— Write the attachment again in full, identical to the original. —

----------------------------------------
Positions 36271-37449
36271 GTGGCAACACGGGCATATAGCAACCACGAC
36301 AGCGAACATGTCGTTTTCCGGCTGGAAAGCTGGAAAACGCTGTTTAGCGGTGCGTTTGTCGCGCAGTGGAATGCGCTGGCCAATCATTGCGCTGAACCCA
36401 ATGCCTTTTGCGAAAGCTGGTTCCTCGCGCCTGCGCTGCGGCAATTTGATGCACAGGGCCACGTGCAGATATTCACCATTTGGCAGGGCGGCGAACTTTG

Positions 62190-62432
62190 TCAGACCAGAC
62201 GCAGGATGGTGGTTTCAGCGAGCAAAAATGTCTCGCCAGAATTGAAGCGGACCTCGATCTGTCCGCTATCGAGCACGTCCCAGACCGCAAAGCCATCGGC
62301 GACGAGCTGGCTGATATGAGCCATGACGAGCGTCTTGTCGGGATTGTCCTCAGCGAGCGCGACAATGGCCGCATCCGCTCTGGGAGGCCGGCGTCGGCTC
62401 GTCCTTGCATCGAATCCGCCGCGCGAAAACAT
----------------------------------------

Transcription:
Positions 36271-37449
36271 GTGGCAACACGGGCATATAGCAACCACGAC
36301 AGCGAACATGTCGTTTTCCGGCTGGAAAGCTGGAAAACGCTGTTTAGCGGTGCGTTTGTCGCGCAGTGGAATGCGCTGGCCAATCATTGCGCTGAACCCA
36401 ATGCCTTTTGCGAAAGCTGGTTCCTCGCGCCTGCGCTGCGGCAATTTGATGCACAGGGCCACGTGCAGATATTCACCATTTGGCAGGGCGGCGAACTTTG

Positions 62190-62432
62190 TCAGACCAGAC
62201 GCAGGATGGTGGTTTCAGCGAGCAAAAATGTCTCGCCAGAATTGAAGCGGACCTCGATCTGTCCGCTATCGAGCACGTCCCAGACCGCAAAGCCATCGGC
62301 GACGAGCTGGCTGATATGAGCCATGACGAGCGTCTTGTCGGGATTGTCCTCAGCGAGCGCGACAATGGCCGCATCCGCTCTGGGAGGCCGGCGTCGGCTC
62401 GTCCTTGCATCGAATCCGCCGCGCGAAAACAT